Last month, President Biden announced that the federal government will forgive up to $20,000 of federal student debt per borrower subject to income limitations—$125,000 per year or $250,000 if married. Generally, debt forgiveness is taxable income unless excluded under Section 108. In anticipation of some type of student loan forgiveness, the American Rescue Plan of 2021 amended paragraph Section 108(f)(5) to specifically exclude from a taxpayer’s gross income any amount of student debt that is forgiven from 2021 to 2026. As such, the relief granted under Biden’s order is not taxable for federal income tax purposes.
However, taxpayers should be aware that state taxing authorities do not necessarily follow the Federal Internal Revenue Code to calculate taxable income. Currently, most states choose to conform their tax systems to the federal tax system. This means the remaining states must take some sort of action, whether through guidance or legislative change, to make the forgiveness non-taxable.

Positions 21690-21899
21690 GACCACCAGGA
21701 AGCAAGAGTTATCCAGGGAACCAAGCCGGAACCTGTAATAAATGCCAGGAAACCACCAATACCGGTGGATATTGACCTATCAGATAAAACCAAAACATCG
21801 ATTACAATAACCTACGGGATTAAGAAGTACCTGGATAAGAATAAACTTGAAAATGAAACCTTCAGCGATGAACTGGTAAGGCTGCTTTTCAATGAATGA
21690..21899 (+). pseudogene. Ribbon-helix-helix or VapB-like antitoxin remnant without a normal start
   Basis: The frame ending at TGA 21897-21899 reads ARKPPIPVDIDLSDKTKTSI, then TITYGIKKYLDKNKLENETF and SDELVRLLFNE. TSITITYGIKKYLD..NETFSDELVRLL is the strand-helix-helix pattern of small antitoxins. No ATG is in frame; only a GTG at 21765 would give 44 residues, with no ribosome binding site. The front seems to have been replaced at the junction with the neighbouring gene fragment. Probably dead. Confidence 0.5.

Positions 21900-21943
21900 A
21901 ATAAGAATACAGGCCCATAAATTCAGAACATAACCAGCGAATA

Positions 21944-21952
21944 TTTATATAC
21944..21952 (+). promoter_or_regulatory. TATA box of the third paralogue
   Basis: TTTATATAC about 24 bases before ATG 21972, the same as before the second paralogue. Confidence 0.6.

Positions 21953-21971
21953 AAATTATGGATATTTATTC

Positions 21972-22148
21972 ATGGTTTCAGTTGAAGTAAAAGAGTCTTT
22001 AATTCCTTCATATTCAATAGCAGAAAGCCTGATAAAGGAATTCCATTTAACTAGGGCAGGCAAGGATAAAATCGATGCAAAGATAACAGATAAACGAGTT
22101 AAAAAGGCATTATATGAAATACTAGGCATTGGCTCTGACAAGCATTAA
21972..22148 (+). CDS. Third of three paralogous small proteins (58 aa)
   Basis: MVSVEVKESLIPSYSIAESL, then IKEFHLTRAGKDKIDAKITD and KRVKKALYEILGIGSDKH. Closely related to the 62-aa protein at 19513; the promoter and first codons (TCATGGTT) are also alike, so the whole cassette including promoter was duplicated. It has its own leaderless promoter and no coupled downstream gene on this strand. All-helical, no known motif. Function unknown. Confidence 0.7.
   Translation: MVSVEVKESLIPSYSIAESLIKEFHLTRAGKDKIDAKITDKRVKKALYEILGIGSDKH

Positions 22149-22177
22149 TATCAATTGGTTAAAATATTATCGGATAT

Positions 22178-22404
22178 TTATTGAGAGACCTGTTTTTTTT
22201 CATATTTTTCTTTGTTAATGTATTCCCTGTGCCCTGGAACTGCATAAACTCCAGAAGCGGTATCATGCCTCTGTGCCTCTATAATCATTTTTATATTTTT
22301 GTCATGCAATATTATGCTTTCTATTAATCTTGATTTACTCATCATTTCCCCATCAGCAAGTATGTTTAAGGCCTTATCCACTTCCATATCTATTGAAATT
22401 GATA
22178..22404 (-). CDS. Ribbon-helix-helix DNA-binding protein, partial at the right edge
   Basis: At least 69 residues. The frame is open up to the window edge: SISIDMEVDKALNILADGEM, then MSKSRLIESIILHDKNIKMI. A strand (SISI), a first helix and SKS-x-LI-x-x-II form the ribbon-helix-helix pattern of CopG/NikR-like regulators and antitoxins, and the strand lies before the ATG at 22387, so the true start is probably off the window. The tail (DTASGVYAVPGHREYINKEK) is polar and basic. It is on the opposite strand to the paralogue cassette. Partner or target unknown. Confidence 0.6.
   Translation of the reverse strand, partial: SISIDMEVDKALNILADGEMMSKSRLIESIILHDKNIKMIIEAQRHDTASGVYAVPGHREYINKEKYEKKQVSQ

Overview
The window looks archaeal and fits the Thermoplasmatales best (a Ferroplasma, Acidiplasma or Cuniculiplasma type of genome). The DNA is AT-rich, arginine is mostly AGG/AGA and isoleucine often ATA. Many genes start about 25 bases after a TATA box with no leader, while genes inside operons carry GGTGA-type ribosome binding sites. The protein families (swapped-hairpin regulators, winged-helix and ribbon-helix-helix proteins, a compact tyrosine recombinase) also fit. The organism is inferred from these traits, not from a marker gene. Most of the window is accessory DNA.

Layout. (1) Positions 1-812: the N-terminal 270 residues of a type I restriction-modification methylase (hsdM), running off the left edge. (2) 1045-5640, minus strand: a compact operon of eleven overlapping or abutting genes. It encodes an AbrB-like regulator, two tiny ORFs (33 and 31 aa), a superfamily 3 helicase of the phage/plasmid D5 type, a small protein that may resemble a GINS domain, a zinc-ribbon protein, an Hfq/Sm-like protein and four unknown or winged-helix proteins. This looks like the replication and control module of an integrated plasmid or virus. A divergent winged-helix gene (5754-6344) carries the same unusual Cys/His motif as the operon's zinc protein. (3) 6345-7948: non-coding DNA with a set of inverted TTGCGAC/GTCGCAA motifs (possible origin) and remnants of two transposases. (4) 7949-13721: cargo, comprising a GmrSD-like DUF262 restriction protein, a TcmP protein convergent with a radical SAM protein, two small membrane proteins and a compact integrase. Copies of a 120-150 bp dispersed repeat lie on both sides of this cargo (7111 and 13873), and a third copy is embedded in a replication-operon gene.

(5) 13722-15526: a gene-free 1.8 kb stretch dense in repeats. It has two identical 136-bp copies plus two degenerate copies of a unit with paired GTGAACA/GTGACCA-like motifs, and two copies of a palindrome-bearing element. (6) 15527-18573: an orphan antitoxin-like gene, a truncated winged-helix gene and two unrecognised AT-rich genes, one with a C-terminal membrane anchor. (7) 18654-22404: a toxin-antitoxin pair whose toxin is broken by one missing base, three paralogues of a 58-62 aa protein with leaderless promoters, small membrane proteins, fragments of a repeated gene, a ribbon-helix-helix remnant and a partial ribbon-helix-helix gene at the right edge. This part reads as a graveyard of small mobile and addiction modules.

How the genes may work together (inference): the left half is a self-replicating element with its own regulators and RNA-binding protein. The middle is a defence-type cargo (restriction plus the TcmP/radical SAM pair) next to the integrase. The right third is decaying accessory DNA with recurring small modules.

Below is a table listing the non-conforming states by their status, as of the date of this article, as either (1) confirmed they will not tax the loan forgiveness, (2) confirmed they will tax the loan forgiveness, and (3) undecided and must take further action to make the loan forgiveness non-taxable.
With Biden’s announcement not even a month old, changes to this list may occur at any time. Although most state legislatures are not meeting for the remainder of the year, state administrative and executive agencies may release guidance altering how their state will handle the loan forgiveness.
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The information provided in this communication is of a general nature and should not be considered professional advice. You should not act upon the information provided without obtaining specific professional advice. The information above is subject to change.